CoreLogic’s national Cordell Housing Index Price rose by 1.0 per cent over the three months to December 2020, after the previous quarter increased by a lower 0.6 per cent.
The Cordell Housing Index Price (CHIP) measures the rate of change of construction costs within the residential market and covers freestanding and semi-detached single and two-storey dwellings.
The final index for 2020 showed residential construction costs were 3.6 per cent higher annually. Meanwhile, figures show the consumer price index (CPI) increased by 1.6 per cent over the September 2020 quarter, compared to a fall of -1.9 per cent over the previous quarter which was largely driven by free child care and price falls in automotive fuels.
According to seasonally adjusted ABS figures, the total number of dwellings approved rose by 2.6 per cent in November, while employment in the construction industry, which accounts for around 9.2 per cent of the total workforce, increased by 2.0 per cent over the three months to November 2020.
Tim Lawless, Executive Director of Research at CoreLogic, says the CHIP index was building momentum through the final quarter of 2020, in-line with a surge in new residential house building activity.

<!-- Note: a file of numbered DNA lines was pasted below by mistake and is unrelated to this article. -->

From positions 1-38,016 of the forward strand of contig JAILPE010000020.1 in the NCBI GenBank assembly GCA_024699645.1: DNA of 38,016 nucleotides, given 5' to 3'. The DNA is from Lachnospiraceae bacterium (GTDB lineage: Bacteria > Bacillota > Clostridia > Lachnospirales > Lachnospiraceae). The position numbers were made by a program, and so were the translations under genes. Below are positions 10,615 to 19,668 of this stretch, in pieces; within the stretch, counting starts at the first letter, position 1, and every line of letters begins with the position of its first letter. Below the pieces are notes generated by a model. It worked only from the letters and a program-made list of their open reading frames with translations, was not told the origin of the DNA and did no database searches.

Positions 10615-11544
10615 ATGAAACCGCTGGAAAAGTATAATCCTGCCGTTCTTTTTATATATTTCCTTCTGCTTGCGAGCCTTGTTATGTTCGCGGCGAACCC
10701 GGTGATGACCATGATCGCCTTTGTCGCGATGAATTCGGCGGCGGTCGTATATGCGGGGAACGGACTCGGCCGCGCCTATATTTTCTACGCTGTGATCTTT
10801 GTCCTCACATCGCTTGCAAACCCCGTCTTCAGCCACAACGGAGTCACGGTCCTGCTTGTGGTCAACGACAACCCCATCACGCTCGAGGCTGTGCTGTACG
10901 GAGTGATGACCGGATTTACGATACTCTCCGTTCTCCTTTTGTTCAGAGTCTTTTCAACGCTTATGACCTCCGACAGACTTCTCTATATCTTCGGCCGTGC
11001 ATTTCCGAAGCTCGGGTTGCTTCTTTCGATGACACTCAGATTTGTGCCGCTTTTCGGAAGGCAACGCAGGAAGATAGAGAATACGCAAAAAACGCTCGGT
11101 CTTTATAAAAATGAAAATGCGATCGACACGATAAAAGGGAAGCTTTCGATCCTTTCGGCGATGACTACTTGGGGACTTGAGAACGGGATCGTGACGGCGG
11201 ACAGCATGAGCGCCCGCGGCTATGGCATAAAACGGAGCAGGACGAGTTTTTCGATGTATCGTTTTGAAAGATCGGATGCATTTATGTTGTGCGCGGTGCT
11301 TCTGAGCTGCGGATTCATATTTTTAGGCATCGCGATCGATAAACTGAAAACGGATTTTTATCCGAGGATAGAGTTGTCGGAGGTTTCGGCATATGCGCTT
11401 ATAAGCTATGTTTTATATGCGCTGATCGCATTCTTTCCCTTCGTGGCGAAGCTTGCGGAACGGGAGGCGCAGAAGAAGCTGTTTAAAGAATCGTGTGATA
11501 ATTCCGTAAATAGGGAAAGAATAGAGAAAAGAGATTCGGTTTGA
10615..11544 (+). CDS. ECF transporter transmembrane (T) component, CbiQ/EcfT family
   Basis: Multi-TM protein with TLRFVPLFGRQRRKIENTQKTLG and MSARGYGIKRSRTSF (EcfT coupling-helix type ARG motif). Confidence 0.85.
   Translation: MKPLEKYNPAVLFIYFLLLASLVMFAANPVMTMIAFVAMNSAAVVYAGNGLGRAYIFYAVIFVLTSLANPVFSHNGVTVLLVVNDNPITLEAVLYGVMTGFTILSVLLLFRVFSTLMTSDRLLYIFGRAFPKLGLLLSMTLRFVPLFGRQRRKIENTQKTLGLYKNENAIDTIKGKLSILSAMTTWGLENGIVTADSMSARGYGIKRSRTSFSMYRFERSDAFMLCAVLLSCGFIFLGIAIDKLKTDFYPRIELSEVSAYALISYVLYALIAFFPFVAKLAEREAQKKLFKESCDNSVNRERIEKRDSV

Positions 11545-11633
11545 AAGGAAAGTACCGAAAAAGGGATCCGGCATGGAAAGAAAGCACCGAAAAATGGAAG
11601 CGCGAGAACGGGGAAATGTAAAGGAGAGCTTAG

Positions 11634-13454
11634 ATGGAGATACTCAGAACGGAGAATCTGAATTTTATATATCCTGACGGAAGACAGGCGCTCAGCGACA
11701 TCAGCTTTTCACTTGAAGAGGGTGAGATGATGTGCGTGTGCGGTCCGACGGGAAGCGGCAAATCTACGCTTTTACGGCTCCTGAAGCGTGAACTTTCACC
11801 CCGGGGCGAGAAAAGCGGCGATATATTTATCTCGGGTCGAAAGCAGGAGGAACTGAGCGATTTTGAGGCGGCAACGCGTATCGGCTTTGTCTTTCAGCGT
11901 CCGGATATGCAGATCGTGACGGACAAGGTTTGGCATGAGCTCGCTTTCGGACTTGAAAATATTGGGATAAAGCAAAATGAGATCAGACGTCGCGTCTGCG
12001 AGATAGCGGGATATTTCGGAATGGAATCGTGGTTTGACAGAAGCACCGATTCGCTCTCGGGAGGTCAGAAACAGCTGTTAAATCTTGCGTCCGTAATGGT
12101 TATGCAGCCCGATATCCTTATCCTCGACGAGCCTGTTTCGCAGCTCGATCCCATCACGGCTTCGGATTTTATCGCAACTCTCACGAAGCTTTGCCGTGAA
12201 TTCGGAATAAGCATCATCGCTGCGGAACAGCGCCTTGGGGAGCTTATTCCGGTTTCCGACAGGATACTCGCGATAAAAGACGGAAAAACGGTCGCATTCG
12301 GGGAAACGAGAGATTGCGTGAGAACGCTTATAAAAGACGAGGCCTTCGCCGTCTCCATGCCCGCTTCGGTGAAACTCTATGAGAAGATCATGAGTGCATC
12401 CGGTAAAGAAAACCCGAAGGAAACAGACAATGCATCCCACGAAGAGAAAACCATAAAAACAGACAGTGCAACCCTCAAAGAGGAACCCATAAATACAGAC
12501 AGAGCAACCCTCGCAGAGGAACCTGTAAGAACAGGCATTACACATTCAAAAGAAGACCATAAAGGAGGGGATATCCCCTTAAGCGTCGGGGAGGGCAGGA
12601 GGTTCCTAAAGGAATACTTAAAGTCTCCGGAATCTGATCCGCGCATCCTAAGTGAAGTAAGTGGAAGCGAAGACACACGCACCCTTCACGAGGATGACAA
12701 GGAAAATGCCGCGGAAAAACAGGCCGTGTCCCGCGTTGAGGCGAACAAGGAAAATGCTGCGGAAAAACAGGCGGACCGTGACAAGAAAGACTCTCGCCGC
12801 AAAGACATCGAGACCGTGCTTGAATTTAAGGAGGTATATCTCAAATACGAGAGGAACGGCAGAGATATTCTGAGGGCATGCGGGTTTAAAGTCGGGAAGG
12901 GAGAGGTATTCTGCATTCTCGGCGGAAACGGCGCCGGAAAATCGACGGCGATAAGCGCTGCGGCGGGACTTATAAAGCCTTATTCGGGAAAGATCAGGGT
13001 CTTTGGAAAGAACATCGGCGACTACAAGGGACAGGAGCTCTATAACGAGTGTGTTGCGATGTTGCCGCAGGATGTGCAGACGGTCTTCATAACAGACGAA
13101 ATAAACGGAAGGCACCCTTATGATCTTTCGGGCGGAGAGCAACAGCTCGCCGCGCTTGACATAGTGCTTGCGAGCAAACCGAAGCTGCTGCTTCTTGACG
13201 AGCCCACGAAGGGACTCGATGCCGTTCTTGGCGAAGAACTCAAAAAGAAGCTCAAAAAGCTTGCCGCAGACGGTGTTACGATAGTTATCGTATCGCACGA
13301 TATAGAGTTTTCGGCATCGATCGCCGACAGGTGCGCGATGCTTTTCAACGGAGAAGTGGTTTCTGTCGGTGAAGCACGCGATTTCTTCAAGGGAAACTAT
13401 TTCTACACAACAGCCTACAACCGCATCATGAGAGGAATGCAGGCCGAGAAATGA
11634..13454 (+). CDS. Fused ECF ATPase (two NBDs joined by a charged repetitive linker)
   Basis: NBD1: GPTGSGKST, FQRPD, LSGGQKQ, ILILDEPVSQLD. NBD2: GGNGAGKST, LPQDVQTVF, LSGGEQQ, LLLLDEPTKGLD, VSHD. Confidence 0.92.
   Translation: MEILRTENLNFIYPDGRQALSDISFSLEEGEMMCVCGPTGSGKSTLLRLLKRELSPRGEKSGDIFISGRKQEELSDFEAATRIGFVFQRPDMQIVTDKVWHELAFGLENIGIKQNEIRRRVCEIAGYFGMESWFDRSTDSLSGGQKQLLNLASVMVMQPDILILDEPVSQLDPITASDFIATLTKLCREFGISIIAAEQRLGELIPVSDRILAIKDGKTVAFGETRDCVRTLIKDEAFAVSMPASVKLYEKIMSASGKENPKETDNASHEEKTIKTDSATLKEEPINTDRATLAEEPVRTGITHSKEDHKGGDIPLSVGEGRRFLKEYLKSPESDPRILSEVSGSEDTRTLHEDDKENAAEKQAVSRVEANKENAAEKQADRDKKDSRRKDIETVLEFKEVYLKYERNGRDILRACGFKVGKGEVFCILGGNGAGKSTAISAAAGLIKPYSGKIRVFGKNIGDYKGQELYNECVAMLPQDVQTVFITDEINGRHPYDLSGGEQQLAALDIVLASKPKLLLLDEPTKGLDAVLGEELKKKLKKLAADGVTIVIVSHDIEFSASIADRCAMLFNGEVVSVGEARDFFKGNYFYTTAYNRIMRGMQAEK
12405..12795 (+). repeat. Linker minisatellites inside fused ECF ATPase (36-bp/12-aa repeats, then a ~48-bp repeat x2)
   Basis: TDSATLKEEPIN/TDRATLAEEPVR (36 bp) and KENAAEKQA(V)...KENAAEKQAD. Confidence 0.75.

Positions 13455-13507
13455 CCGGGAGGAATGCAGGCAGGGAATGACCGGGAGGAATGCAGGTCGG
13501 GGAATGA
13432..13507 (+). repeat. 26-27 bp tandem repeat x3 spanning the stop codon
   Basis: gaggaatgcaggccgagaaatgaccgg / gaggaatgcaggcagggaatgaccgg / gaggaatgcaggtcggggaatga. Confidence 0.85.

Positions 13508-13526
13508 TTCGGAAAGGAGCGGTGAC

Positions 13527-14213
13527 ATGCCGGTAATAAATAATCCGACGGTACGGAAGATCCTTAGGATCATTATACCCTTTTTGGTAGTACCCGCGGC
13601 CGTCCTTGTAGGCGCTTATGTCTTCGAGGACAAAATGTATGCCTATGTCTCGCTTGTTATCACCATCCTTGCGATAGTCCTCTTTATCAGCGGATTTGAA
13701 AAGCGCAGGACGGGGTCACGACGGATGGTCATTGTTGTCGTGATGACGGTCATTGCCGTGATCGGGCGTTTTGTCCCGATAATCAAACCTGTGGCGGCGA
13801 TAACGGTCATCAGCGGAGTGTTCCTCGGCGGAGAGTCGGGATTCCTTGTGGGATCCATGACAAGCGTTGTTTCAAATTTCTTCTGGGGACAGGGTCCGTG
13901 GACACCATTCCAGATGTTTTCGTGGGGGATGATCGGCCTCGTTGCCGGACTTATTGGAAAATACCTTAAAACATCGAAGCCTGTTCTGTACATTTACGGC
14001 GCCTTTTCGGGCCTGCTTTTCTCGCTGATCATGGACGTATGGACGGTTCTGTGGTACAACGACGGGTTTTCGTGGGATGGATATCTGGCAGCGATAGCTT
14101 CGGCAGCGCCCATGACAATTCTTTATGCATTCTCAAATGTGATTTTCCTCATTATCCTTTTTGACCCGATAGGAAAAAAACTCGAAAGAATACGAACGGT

“With dwelling approvals for houses at record highs, it’s likely we will see additional pressure growing on construction costs as demand continues to build for residential construction materials and resources.
“The lift in residential construction costs is likely to flow through to higher prices for built residential products and also place upwards pressure on inflation where housing costs receive the heaviest weighting within the CPI ‘basket’ of goods.
“Although HomeBuilder is phasing out after March, it’s highly likely we will see a continuation in this trend towards higher residential construction costs. It will take some time for builders to work through the pipeline of house approvals that have surged through the second half of last year,” says Mr Lawless.
Key findings – Q4 CHIP Report
· Residential construction costs continued to rise over the December quarter with a 1.0% increase in the national CHIP. The latest quarterly increase was the highest over 2020.
· The New South Wales CHIP index increased by 0.7% over the December 2020 quarter, or 3.1 per cent year-on-year; lower than the national growth rate of 3.6 per cent.
· Victoria saw the second highest growth in the CHIP index, at 1 per cent in the December 2020 quarter. This was in-line with the national growth rate, after increasing by just 0.6 per cent over the previous quarter.
· Queensland had the highest monthly and annual growth of all the states through 2020. Its CHIP index rose sharply over the December 2020 quarter at 1.8 per cent, up from 0.6 per cent in the previous quarter.
· South Australia’s CHIP index increased by 0.7 per cent over the 3 months to December. Annual growth was the lowest of all states, increasing by 3 per cent year-on-year.
· The CHIP index for Western Australia rose by 0.7 per cent over the December quarter.